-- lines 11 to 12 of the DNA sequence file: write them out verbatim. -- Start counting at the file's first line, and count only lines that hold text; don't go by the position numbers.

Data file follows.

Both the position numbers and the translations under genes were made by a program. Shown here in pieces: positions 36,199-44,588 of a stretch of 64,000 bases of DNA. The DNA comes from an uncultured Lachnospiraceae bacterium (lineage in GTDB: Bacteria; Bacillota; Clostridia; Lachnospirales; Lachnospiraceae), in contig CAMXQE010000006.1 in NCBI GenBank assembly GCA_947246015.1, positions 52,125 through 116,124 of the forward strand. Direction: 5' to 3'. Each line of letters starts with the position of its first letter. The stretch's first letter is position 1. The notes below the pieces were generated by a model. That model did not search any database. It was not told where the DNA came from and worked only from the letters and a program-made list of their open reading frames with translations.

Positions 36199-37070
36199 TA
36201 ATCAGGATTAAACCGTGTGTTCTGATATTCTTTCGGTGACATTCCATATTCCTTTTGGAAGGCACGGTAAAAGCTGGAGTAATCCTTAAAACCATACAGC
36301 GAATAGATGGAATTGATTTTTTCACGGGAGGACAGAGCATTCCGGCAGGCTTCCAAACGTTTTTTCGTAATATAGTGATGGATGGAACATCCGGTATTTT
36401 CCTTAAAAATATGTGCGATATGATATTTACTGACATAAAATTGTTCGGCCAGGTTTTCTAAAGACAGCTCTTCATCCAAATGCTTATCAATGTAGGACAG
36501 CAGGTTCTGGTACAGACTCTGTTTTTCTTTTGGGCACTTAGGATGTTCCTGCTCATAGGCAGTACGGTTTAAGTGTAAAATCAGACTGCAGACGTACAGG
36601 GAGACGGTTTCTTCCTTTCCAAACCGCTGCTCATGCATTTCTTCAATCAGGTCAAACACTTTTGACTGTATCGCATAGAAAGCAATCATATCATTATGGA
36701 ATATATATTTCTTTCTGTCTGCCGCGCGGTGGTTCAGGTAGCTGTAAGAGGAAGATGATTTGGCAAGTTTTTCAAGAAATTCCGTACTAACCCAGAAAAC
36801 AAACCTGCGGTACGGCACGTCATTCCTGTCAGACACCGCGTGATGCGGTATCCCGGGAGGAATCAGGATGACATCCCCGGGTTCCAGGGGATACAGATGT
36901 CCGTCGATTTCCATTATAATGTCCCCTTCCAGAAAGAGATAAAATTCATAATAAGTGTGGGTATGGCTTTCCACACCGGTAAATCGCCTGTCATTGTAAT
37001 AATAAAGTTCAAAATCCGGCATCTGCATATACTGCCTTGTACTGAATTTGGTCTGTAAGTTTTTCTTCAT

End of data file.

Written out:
36901 CCGTCGATTTCCATTATAATGTCCCCTTCCAGAAAGAGATAAAATTCATAATAAGTGTGGGTATGGCTTTCCACACCGGTAAATCGCCTGTCATTGTAAT
37001 AATAAAGTTCAAAATCCGGCATCTGCATATACTGCCTTGTACTGAATTTGGTCTGTAAGTTTTTCTTCAT